Google founders Sergey Brin and Larry Page, who started the iconic internet company in their garage in 1998, had bigger plans for Google than just ads and search. The company is branching out into innovations that may change the way we do everything. It is shelling out large amounts to create balloons that provide wireless internet connection in remote areas and to develop contact lenses that deliver medicine.
Shareholders have been concerned that Google’s sexy research and development projects are causing the company to spend like a drunken sailor. Anticipating shareholders’ complaints and wanting to maintain their control over the company, Brin and Page split the shares into a C class that would have no voting rights. B shares have 10 votes for each A share. More A shares were issued to pay for projects, according to the Seattle Times, and the voteless C shares were created.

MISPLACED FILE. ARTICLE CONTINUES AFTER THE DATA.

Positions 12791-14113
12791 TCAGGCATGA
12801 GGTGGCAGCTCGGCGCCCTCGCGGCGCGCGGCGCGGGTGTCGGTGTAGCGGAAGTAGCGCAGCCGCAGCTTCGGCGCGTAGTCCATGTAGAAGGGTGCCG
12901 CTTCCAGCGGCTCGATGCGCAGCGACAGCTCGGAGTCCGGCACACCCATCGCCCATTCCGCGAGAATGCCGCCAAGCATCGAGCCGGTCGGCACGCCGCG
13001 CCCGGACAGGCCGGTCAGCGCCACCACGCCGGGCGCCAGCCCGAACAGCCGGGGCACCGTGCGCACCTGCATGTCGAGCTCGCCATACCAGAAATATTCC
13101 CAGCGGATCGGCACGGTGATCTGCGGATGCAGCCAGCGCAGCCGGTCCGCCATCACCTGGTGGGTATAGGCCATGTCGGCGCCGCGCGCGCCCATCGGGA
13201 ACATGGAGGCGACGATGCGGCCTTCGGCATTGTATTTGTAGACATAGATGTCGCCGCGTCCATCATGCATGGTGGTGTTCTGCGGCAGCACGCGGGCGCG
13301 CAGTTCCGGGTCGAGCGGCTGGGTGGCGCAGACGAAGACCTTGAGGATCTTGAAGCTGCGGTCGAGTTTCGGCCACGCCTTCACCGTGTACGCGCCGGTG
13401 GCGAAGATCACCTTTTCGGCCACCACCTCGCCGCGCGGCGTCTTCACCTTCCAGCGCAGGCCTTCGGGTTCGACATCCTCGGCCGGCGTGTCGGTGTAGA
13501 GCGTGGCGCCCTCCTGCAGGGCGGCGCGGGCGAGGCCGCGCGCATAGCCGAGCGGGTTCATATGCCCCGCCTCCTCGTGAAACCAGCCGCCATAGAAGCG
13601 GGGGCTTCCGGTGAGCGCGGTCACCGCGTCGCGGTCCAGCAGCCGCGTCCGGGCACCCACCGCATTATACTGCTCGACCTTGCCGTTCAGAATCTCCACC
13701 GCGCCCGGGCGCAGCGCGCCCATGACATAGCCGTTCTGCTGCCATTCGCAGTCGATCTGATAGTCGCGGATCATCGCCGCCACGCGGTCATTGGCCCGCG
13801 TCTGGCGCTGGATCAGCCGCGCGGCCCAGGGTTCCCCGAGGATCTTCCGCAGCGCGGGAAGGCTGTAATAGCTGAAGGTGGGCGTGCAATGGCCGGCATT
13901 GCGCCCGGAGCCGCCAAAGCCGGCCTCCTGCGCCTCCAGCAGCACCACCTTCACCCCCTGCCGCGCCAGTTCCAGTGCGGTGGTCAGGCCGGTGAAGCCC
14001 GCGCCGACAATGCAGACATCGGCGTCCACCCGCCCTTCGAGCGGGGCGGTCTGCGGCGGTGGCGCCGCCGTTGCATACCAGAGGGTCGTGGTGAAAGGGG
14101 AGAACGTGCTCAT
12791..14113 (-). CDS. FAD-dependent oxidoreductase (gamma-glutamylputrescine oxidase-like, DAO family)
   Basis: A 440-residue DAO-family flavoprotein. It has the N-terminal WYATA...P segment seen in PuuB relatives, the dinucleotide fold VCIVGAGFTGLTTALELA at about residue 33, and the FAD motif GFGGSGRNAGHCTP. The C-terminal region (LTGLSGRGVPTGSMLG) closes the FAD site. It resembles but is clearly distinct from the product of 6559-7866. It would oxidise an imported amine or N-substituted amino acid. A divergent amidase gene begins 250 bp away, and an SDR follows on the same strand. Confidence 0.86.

This move was met with complaints, and the Google founders attempted to smooth it over by promising compensation for C shareholders if C shares fell more than one percent between A shares in the first year of trading. To the chagrin of Brin and Page, C shares fell between 1 and 2 percent in the past year, which means they will have to shell out $500 million for C shareholders. While this means that they can maintain their control to fund their pet projects, and have enough cash on the books to cover it, are Brin and Page just paying a fair price to allow them to engage in world-changing innovations, or are they playing a losing game?